Chapter V
Triumph: The League of Nations (1918-1920)

In the great political struggle over the Treaty of Versailles and the League of Nations, conservatives wielded the weapon of nationalism with a skill born of the movements for preparedness and intervention. Strikes and radical activity in 1919, as well as the Presidential campaign coming up in the following year, gave anti-League, stalwart Republicans further incentive for a supreme effort against the Wilson Administration. Other elements disaffected by Wilson's peacemaking--Western progressives, Americans of Irish, Italian, and German antecedents--probably played the dominant role in gaining the final defeat of the Treaty and Covenant, but the conservatives achieved the striking ideological victory of establishing their own nationalistic approach as the predominant note of the anti-League position.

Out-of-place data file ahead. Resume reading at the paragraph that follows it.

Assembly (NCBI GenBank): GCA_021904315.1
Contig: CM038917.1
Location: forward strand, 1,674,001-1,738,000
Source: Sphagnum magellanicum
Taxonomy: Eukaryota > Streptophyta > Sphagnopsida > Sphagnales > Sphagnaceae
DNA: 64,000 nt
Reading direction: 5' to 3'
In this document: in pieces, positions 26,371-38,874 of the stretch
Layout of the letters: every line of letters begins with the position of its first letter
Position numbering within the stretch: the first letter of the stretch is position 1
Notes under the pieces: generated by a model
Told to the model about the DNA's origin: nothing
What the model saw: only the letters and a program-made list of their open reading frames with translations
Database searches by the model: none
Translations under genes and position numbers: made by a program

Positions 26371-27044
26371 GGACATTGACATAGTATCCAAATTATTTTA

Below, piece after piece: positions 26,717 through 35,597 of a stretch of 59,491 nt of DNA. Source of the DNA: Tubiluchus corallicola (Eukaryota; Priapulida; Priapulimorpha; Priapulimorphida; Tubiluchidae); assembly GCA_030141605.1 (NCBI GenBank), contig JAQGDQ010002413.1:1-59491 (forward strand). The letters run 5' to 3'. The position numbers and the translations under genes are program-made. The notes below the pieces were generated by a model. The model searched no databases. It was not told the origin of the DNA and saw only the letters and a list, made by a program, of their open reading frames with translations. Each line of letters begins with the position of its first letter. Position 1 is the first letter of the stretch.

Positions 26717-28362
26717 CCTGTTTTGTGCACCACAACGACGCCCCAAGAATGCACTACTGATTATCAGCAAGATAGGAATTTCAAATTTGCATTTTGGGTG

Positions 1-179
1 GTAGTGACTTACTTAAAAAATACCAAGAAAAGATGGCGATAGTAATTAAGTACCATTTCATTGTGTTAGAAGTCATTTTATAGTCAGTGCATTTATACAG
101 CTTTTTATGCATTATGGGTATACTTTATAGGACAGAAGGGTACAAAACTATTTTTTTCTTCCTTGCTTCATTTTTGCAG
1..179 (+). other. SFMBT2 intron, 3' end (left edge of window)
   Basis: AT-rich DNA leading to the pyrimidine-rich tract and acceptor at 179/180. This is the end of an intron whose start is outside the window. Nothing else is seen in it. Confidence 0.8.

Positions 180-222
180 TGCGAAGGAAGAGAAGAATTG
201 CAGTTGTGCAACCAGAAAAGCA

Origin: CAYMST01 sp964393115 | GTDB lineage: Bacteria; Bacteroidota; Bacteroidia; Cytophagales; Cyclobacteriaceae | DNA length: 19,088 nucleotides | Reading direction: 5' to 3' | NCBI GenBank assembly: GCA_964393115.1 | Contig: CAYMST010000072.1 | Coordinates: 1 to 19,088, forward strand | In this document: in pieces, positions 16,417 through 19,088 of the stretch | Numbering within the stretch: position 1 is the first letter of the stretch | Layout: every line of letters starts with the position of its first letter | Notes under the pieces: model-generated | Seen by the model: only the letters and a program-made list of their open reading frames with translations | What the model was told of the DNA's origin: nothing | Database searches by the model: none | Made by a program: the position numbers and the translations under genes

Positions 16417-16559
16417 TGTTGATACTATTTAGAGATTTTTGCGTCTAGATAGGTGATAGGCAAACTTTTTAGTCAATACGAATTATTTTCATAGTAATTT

James M. Beck played a prominent role in this stalwart achievement and in the election of Harding, which emphasized the triumph of nationalism and conservatism. By 1920 the conservative political tradition--and his own standing within the party--seemed stronger than at any time since the beginning of the century.


I

WALTER LIPPMANN and James M. Beck were among those contributing papers to a symposium on the implications of the war held by the American Academy of Political and Social

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